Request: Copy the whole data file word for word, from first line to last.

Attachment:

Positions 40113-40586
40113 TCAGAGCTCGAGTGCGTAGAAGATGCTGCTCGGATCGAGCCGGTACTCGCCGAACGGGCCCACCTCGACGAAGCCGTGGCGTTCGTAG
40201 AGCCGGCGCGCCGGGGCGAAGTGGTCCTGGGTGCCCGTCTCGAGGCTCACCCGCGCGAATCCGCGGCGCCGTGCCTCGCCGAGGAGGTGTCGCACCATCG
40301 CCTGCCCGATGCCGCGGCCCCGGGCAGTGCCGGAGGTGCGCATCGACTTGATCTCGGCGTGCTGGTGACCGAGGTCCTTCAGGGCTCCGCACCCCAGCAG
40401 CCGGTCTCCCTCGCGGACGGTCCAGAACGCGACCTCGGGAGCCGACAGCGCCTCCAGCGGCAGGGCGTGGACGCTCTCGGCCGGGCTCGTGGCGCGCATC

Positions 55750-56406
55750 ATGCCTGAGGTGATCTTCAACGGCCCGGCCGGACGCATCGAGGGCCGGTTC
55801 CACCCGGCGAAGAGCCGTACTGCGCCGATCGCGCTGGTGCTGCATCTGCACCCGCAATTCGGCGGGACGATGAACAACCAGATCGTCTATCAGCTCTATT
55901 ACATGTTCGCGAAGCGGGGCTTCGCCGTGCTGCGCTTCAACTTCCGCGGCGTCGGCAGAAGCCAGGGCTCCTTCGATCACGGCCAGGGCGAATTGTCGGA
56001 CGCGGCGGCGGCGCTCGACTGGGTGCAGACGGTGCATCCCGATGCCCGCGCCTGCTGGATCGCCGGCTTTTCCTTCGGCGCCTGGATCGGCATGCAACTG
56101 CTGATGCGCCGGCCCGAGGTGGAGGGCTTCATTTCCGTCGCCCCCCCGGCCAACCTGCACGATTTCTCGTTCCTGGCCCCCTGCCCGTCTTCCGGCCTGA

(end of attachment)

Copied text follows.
Positions 40113-40586
40113 TCAGAGCTCGAGTGCGTAGAAGATGCTGCTCGGATCGAGCCGGTACTCGCCGAACGGGCCCACCTCGACGAAGCCGTGGCGTTCGTAG
40201 AGCCGGCGCGCCGGGGCGAAGTGGTCCTGGGTGCCCGTCTCGAGGCTCACCCGCGCGAATCCGCGGCGCCGTGCCTCGCCGAGGAGGTGTCGCACCATCG
40301 CCTGCCCGATGCCGCGGCCCCGGGCAGTGCCGGAGGTGCGCATCGACTTGATCTCGGCGTGCTGGTGACCGAGGTCCTTCAGGGCTCCGCACCCCAGCAG
40401 CCGGTCTCCCTCGCGGACGGTCCAGAACGCGACCTCGGGAGCCGACAGCGCCTCCAGCGGCAGGGCGTGGACGCTCTCGGCCGGGCTCGTGGCGCGCATC

Positions 55750-56406
55750 ATGCCTGAGGTGATCTTCAACGGCCCGGCCGGACGCATCGAGGGCCGGTTC
55801 CACCCGGCGAAGAGCCGTACTGCGCCGATCGCGCTGGTGCTGCATCTGCACCCGCAATTCGGCGGGACGATGAACAACCAGATCGTCTATCAGCTCTATT
55901 ACATGTTCGCGAAGCGGGGCTTCGCCGTGCTGCGCTTCAACTTCCGCGGCGTCGGCAGAAGCCAGGGCTCCTTCGATCACGGCCAGGGCGAATTGTCGGA
56001 CGCGGCGGCGGCGCTCGACTGGGTGCAGACGGTGCATCCCGATGCCCGCGCCTGCTGGATCGCCGGCTTTTCCTTCGGCGCCTGGATCGGCATGCAACTG
56101 CTGATGCGCCGGCCCGAGGTGGAGGGCTTCATTTCCGTCGCCCCCCCGGCCAACCTGCACGATTTCTCGTTCCTGGCCCCCTGCCCGTCTTCCGGCCTGA